The passage of the city of Chattanooga's budget Tuesday evening is helping scale up a program to prevent evictions in the community and provide legal aid to residents.
The city allocated $500,000 from federal funds from the American Rescue Plan to expand the eviction prevention initiative that launched earlier this year as a pilot program.
Through grants from the Community Foundation of Greater Chattanooga, area residents facing eviction can be paired with an attorney from Legal Aid of East Tennessee who can help prevent the eviction or negotiate terms if residents must leave their homes.
The economic effects of the COVID-19 pandemic have put many residents on the brink of losing their homes, said Joda Thongnopnua, chief policy officer.
Unlike landlords, many of those facing eviction do not have legal representation when they appear before a judge. The initiative provides an opportunity for greater justice in Hamilton County and is a cost-effective way of dealing with issues of housing instability, Thongnopnua said.
"When we see folks represented by an attorney whenever they are facing an eviction, and [the initiative] provides that, we are simply leveling the playing field, which is better for everybody," Thongnopnua said.
For those looking for more information about the eviction prevention initiative or to possibly receive help through the program, call 423-710-9432.
A 2018 study from the Colorado Center on Law and Policy that reviewed 93,000 eviction cases in Denver between 2001 and 2017 found that tenants had legal counsel in only 1 to 3% of cases reviewed, but in instances where counsel could advocate on behalf of tenants most cases resulted in the tenants being able to stay in their homes.
During the pilot phase, the initiative helped 177 local households either avoid an eviction or improve the outcome of their legal proceedings, said Alexa LeBoeuf, project director. Those households included 182 children, she said.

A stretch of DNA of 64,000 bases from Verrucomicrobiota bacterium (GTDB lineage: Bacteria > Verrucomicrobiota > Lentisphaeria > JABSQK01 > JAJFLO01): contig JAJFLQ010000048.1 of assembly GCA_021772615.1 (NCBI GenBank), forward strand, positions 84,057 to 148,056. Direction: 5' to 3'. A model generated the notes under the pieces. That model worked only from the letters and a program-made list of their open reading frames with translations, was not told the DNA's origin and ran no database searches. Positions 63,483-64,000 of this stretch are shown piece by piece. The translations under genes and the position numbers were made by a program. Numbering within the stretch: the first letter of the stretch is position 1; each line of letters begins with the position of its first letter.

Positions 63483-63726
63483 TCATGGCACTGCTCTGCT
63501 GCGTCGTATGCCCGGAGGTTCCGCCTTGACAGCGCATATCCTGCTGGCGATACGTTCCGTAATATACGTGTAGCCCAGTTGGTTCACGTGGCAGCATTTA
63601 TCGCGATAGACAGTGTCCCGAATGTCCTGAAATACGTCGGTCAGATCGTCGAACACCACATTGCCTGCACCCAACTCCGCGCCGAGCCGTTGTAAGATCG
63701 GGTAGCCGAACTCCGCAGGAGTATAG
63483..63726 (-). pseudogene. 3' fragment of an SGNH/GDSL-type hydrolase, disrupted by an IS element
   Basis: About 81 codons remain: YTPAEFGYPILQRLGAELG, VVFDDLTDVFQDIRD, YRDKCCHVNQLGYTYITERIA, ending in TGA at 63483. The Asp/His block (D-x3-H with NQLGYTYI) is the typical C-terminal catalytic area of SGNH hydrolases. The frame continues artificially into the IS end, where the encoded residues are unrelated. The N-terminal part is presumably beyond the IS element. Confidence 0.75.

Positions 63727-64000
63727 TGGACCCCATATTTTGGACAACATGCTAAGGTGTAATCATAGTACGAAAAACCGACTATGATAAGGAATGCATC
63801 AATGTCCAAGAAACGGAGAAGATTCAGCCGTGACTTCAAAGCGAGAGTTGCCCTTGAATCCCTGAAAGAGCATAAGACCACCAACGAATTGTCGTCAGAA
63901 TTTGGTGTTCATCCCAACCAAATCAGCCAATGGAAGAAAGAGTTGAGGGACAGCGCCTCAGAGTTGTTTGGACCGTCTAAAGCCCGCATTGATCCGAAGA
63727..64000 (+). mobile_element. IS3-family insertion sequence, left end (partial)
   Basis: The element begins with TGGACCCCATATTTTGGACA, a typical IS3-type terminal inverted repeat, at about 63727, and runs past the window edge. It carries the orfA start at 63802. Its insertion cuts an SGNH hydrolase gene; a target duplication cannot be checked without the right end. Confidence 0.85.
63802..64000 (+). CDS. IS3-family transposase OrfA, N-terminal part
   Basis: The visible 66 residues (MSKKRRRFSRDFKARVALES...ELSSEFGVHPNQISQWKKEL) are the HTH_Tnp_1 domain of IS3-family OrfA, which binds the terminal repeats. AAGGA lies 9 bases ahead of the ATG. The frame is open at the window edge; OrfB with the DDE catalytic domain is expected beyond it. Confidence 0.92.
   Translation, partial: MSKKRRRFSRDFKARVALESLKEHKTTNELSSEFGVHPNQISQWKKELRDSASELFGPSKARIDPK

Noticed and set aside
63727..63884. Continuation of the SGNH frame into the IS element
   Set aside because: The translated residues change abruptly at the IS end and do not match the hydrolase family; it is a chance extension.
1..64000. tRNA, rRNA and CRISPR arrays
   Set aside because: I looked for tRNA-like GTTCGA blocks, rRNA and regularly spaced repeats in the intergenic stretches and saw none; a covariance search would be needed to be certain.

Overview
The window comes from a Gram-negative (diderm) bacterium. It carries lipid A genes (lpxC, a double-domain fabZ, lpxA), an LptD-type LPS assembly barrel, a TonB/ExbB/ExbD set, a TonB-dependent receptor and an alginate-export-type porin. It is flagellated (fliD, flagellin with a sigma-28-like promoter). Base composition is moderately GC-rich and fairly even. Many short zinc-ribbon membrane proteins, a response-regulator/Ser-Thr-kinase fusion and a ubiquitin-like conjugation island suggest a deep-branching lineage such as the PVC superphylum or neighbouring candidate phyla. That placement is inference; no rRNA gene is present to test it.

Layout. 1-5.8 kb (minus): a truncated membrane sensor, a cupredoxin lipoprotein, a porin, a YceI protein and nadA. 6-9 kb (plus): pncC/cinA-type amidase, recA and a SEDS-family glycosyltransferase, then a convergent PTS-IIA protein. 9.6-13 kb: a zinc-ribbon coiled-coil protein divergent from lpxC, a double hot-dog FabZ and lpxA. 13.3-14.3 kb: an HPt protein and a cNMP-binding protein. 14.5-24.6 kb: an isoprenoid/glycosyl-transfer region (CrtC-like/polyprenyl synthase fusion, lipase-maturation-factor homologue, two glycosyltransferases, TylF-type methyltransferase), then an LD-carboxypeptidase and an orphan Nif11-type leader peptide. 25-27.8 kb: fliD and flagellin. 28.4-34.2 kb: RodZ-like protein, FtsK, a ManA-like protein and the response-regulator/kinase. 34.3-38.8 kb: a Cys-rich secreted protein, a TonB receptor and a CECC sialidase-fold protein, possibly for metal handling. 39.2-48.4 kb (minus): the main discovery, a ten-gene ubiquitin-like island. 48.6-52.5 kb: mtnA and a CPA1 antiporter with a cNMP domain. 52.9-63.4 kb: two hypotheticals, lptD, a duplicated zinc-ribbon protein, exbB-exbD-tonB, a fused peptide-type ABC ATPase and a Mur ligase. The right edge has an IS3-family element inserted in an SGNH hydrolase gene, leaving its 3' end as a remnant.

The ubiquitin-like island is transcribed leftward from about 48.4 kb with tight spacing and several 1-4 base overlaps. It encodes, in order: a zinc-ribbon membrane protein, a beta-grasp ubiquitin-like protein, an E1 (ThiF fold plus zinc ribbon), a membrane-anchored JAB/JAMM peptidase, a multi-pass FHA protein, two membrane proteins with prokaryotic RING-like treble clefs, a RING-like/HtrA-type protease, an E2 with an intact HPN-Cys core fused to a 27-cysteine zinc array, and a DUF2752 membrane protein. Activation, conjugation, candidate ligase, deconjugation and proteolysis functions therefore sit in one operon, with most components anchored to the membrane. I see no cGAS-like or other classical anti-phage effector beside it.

The American Rescue Plan provided around $39 million to the city. Around $7 million is being used to address immediate impacts of the COVID-19 pandemic, including housing instability. The remaining, about $32 million, is expected to be used for long-term community recovery efforts.
Woodson Carpenter, communications and engagement coordinator for the Community Foundation of Greater Chattanooga, said the initiative provides a chance for continual, shared learning on the levels of local government and philanthropy.
Maeghan Jones, president of the community foundation, said Legal Aid of East Tennessee is in the process of hiring a second attorney to help with the program, an intake coordinator will be hired and the initiative is working with Habitat for Humanity to fund a social worker.
"This new infusion of resources really lets us begin to scale the program and, as we scale the program, we'll be able to look at what the trends that we're seeing are and really understand the scope of the problem better," Jones said.
LeBoeuf said researching how the program is working and where it needs to focus will be an ongoing effort. An initiative that was created to respond to an emergency now has the opportunity to change how the local housing and court systems operate, she said.
"We've shifted from pilot and learning to implementing and analysis," LeBoeuf said.
Contact Wyatt Massey at email@example.com or 423-757-6249. Follow him on Twitter @news4mass.